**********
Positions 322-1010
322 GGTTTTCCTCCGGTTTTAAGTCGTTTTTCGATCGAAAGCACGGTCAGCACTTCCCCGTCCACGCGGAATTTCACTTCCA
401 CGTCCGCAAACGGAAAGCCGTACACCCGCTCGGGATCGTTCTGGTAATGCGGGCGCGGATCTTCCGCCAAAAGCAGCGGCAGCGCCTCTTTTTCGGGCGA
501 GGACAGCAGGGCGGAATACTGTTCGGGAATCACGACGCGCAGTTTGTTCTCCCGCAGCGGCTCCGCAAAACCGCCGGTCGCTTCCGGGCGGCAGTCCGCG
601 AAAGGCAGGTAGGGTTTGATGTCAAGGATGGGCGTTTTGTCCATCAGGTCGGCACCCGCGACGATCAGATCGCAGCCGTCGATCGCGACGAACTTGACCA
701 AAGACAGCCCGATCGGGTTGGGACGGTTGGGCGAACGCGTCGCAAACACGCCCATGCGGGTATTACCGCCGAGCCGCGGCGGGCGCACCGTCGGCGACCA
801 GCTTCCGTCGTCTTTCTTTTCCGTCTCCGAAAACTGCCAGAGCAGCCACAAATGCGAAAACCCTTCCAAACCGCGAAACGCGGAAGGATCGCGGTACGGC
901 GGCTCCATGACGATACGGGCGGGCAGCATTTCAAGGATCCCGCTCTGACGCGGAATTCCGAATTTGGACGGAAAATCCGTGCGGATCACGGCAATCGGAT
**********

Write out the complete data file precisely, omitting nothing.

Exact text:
Positions 322-1010
322 GGTTTTCCTCCGGTTTTAAGTCGTTTTTCGATCGAAAGCACGGTCAGCACTTCCCCGTCCACGCGGAATTTCACTTCCA
401 CGTCCGCAAACGGAAAGCCGTACACCCGCTCGGGATCGTTCTGGTAATGCGGGCGCGGATCTTCCGCCAAAAGCAGCGGCAGCGCCTCTTTTTCGGGCGA
501 GGACAGCAGGGCGGAATACTGTTCGGGAATCACGACGCGCAGTTTGTTCTCCCGCAGCGGCTCCGCAAAACCGCCGGTCGCTTCCGGGCGGCAGTCCGCG
601 AAAGGCAGGTAGGGTTTGATGTCAAGGATGGGCGTTTTGTCCATCAGGTCGGCACCCGCGACGATCAGATCGCAGCCGTCGATCGCGACGAACTTGACCA
701 AAGACAGCCCGATCGGGTTGGGACGGTTGGGCGAACGCGTCGCAAACACGCCCATGCGGGTATTACCGCCGAGCCGCGGCGGGCGCACCGTCGGCGACCA
801 GCTTCCGTCGTCTTTCTTTTCCGTCTCCGAAAACTGCCAGAGCAGCCACAAATGCGAAAACCCTTCCAAACCGCGAAACGCGGAAGGATCGCGGTACGGC
901 GGCTCCATGACGATACGGGCGGGCAGCATTTCAAGGATCCCGCTCTGACGCGGAATTCCGAATTTGGACGGAAAATCCGTGCGGATCACGGCAATCGGAT